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If you cram something in, you do a lot of a particular activity in a short period of time, so if you go away to another city for a few days, you might try and cram in as much as you can while you’re there – visit as many places as you can and do as much as you can. Or if you’re a keen surfer, you might manage a day by the beach at the weekend and cram in as much surfing as you can in the time that you’re there. The idea that Brits spend the Christmas holidays eating and drinking too much in the deluded belief that they’ll stop all this behaviour in January, when they’ll make their New Year’s Resolutions and this time stick to them, isn’t far from the truth in many cases. It’s a well-known fact, for instance, that gym membership rockets at the start of each year, and yet most new members never manage to go more than once or twice!

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Anyway, as I was saying, I was reminded of all this when I met my friend Alan, as he is the exception to the rule outlined above! Yesterday was his first drink for a month as he has just completed Dry January. Like an increasing number of people every year, he’d decided not to drink any alcohol at all for the first month of the year, and by sticking to this, he’d raised over £400 for charity. We chatted about the experience and he commented that he’d often found it hard to stick to the straight and narrow. In other words, it had been difficult for him to always do the proper, honest and morally correct thing.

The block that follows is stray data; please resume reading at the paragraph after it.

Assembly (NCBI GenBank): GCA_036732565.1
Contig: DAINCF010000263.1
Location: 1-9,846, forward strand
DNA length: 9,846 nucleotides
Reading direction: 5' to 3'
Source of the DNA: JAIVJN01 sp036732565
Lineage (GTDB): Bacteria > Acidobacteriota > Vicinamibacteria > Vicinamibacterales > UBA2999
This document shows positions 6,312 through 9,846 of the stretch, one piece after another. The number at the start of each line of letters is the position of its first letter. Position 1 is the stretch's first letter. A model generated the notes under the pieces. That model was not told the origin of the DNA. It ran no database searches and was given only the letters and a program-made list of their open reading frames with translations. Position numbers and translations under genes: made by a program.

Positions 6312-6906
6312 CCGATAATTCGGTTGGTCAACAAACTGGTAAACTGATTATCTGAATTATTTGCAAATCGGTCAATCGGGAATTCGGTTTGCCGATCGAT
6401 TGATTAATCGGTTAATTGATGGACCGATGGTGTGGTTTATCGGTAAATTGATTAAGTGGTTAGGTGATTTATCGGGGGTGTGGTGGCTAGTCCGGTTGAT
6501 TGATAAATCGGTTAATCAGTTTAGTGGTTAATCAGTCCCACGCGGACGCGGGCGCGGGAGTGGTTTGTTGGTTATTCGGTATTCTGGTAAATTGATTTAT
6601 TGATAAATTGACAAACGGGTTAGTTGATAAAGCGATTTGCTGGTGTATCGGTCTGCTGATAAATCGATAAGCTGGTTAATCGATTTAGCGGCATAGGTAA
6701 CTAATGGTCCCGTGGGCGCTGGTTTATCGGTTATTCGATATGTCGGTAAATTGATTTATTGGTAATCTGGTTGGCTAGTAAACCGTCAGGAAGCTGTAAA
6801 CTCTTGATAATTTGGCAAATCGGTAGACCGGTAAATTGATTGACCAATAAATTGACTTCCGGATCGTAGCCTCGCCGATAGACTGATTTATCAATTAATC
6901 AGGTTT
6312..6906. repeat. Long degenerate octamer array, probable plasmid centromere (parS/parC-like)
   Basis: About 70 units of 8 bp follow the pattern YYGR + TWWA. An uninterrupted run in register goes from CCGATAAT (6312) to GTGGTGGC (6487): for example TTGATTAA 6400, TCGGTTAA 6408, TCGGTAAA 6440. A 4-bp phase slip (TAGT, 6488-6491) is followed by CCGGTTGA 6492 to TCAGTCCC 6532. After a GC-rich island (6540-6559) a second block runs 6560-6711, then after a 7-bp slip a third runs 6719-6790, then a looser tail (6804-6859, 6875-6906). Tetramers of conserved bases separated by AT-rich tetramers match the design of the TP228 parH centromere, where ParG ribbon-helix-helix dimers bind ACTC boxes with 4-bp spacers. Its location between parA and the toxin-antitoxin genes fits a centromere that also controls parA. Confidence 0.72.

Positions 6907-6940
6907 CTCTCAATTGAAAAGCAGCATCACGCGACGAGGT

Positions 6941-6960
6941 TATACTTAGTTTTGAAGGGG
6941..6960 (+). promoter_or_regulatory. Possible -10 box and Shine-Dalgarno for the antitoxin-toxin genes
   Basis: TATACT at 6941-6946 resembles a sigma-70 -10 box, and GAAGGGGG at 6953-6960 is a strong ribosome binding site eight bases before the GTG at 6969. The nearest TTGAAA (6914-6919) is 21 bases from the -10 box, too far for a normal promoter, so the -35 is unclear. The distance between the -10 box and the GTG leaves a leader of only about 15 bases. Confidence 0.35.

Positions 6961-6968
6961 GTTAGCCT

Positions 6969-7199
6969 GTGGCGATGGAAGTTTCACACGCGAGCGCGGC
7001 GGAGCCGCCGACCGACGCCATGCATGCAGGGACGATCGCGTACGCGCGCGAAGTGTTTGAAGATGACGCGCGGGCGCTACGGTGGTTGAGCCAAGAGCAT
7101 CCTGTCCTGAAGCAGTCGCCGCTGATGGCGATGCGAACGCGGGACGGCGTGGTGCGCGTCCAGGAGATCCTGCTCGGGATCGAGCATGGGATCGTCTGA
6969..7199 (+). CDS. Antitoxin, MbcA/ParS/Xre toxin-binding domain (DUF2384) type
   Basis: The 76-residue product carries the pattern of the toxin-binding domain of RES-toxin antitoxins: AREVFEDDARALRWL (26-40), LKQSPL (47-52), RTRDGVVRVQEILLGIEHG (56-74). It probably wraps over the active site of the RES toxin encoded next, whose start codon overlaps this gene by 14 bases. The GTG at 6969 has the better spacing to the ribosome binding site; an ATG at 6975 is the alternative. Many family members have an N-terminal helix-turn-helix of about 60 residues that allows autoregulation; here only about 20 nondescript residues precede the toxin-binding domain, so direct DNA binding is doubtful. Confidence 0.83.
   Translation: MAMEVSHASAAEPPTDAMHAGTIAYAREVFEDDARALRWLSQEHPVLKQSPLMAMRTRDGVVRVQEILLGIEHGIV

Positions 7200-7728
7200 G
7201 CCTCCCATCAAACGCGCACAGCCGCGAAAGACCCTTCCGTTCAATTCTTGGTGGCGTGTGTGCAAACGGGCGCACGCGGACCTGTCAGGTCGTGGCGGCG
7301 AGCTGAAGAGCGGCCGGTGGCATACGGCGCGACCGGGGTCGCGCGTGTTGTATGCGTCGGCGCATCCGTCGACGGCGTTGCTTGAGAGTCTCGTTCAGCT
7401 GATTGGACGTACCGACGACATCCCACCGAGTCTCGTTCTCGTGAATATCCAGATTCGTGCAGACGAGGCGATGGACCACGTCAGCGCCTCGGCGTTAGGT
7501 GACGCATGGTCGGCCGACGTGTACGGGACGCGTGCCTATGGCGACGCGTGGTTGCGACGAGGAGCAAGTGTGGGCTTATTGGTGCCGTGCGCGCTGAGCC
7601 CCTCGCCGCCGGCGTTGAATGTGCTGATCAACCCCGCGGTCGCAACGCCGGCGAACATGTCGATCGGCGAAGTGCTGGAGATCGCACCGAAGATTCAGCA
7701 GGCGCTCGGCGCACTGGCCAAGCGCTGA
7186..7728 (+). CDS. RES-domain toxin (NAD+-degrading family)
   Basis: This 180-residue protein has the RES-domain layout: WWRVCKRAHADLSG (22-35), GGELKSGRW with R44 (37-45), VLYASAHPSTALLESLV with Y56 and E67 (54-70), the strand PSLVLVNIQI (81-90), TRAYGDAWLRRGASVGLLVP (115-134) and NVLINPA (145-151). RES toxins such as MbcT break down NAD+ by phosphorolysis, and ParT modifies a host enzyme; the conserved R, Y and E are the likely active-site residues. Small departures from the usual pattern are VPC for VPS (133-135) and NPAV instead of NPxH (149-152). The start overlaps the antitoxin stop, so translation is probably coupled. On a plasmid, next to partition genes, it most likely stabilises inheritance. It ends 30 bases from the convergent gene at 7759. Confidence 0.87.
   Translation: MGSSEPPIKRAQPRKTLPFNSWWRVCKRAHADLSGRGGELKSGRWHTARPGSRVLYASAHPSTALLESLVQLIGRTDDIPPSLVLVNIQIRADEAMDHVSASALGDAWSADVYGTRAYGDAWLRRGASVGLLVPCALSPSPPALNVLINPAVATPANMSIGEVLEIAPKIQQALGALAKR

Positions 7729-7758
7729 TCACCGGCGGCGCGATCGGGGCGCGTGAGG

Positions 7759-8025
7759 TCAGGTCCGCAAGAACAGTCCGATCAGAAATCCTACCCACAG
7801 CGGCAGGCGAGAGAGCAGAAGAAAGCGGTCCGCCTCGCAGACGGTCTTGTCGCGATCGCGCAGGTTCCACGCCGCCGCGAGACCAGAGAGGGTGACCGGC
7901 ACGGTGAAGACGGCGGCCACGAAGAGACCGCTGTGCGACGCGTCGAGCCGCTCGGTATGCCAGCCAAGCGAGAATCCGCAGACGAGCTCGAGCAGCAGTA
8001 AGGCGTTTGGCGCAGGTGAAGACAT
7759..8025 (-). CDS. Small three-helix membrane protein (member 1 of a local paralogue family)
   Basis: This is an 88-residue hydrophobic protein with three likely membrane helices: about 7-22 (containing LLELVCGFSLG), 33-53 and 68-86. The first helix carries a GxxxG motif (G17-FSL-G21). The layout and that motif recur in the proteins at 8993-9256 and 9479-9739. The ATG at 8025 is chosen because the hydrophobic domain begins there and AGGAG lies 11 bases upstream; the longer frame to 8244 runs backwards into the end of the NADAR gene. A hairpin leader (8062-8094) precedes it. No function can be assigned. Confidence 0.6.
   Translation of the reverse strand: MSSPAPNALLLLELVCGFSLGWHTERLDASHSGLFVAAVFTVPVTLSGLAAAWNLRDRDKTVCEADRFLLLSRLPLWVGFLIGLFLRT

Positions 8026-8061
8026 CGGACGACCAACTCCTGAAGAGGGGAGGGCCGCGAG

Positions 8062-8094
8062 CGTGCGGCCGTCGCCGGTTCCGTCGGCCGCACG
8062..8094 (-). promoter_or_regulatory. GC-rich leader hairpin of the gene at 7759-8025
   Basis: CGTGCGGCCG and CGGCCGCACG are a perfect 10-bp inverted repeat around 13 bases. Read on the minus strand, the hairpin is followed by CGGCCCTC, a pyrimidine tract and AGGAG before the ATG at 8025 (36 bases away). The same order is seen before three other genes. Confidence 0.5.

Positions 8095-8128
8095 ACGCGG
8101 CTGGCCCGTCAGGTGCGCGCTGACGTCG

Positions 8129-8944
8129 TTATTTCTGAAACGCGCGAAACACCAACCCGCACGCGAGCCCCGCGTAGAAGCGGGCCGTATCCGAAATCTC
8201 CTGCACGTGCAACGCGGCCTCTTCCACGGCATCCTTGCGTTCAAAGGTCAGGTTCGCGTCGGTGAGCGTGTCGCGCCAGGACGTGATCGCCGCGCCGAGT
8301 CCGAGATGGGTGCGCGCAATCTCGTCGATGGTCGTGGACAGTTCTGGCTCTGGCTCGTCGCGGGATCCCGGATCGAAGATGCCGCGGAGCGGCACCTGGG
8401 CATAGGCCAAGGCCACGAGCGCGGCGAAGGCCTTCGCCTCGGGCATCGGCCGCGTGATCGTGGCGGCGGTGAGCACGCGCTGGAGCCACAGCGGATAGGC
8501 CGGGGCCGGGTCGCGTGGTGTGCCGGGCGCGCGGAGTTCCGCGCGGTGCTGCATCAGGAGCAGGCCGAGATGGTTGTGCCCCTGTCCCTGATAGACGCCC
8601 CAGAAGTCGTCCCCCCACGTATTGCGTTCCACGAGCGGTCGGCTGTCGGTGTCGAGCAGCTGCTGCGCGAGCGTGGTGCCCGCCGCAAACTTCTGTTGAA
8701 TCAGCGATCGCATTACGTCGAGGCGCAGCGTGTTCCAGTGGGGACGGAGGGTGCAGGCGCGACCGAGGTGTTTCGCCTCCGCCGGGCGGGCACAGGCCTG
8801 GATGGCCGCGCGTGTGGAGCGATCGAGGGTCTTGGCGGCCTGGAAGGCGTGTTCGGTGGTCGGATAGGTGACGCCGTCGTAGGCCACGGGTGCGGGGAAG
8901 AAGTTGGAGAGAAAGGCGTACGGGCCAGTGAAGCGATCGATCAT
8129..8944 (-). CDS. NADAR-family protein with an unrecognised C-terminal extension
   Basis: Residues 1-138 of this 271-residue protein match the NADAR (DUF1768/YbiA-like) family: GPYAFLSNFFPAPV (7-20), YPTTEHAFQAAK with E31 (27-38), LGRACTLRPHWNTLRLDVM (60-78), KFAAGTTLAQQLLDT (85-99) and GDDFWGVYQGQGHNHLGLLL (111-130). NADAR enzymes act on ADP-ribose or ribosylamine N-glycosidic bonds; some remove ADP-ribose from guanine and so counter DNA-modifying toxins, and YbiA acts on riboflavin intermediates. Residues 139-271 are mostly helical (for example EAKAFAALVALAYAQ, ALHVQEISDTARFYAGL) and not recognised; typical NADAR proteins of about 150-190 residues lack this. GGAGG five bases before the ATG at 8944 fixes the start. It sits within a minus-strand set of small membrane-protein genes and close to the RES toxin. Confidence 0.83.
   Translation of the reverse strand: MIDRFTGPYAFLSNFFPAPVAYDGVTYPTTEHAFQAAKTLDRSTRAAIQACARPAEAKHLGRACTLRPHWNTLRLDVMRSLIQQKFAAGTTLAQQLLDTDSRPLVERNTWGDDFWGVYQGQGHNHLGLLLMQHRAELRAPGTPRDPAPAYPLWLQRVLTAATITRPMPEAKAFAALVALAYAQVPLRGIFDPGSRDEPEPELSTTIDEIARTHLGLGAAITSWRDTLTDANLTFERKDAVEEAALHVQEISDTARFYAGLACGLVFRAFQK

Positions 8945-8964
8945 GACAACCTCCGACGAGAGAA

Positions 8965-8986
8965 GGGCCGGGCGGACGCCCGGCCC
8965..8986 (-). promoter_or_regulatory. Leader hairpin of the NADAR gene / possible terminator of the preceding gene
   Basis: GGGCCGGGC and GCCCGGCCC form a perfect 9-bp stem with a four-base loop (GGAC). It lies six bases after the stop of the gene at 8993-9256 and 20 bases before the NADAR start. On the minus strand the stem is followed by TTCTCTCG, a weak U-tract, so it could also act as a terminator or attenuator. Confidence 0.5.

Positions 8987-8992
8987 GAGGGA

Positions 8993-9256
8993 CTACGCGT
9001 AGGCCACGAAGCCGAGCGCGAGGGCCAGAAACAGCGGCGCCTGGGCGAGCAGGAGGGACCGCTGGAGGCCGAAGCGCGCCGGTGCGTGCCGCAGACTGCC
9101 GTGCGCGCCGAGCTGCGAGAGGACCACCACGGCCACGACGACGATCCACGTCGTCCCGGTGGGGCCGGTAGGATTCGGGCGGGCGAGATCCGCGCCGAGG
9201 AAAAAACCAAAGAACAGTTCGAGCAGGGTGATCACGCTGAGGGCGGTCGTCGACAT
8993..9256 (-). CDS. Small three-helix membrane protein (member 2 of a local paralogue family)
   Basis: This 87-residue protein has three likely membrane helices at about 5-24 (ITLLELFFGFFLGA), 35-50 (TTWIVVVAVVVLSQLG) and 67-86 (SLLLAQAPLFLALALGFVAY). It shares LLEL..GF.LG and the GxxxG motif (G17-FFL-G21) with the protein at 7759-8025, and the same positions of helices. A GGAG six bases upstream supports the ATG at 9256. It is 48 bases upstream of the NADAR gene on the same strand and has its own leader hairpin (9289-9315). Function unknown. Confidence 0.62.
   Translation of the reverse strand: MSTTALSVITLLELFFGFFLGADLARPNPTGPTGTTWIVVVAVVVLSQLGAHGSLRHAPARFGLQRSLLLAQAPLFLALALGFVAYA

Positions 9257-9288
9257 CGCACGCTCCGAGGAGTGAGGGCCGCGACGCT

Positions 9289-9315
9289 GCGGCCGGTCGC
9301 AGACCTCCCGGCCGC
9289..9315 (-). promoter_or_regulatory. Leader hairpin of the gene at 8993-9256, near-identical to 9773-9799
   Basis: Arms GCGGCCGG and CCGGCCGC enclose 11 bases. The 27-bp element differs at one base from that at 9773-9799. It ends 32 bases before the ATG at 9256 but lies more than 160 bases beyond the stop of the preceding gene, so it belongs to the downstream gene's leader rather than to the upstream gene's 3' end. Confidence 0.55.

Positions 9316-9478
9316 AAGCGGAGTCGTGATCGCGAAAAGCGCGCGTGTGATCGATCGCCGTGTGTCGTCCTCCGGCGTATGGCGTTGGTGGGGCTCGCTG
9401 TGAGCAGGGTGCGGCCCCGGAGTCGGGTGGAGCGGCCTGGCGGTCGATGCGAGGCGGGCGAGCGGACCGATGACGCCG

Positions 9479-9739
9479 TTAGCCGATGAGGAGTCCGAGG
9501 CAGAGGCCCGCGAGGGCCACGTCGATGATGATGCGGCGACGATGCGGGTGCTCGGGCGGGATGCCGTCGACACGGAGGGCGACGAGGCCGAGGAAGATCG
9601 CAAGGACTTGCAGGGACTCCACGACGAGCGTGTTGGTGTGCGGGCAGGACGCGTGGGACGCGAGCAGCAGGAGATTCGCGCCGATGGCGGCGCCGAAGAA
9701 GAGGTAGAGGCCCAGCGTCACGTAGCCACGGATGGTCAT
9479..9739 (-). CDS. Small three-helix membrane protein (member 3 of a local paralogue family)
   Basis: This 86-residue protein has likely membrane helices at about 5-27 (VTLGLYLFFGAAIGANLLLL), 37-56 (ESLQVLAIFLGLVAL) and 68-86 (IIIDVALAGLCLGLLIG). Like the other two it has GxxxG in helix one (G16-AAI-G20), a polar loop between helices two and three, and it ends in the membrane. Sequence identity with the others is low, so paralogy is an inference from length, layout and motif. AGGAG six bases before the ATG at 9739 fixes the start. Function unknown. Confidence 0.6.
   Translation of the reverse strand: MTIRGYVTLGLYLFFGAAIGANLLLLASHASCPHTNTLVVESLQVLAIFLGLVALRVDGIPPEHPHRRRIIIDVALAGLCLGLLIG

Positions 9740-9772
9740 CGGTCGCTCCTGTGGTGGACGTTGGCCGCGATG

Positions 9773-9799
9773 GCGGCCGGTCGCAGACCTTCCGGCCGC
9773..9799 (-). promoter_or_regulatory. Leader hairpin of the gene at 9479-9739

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The phrase the straight and narrow comes from the Bible, and it’s often used (even by non-religious people like myself!) to talk about the best way forward or the best path that could be taken, so for example when criminals are released from prison, they may try hard to stay on the straight and narrow; when a company has been through a rough time, the boss may be desperate to get things back on the straight and narrow; and couples who’ve been together for years may say that their partners help to keep them on the straight and narrow!

Personally, though, I don’t think I’ll be trying Dry January any time soon. The problem with the straight and narrow is that it’s so straight and so narrow!

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  • Do you ever find it hard to stay on the straight and narrow? In what way?
  • When was the last time you tried to cram a lot into a short period of time? What did you do?
  • Did you make any New Year’s resolutions this year? Have you managed to stick to them so far?
  • Do you know anyone who’s raised money for charity recently? How did they do it?

Phrase of the day: Shame on you!

The idea of shame is a strange one. Traditionally, shame was usually associated with an uncomfortable and unpleasant feeling of guilt because of our own – or someone else’s – bad behaviour. The behaviour made you feel ashamed. In this sense, I know that I’m not alone in feeling a deep sense of shame when I see the appalling behaviour of English football hooligans during international tournaments. At times like that, I feel ashamed to be English, even though it’s not really anything directly to do with me. In some cultures – like Japan – where public figures still care deeply about the way they’re perceived and where losing face is a serious matter, politicians who have been caught doing wrong sometimes end up committing suicide – killing themselves – because the shame of the sexual or financial scandal they’re caught up in is so great.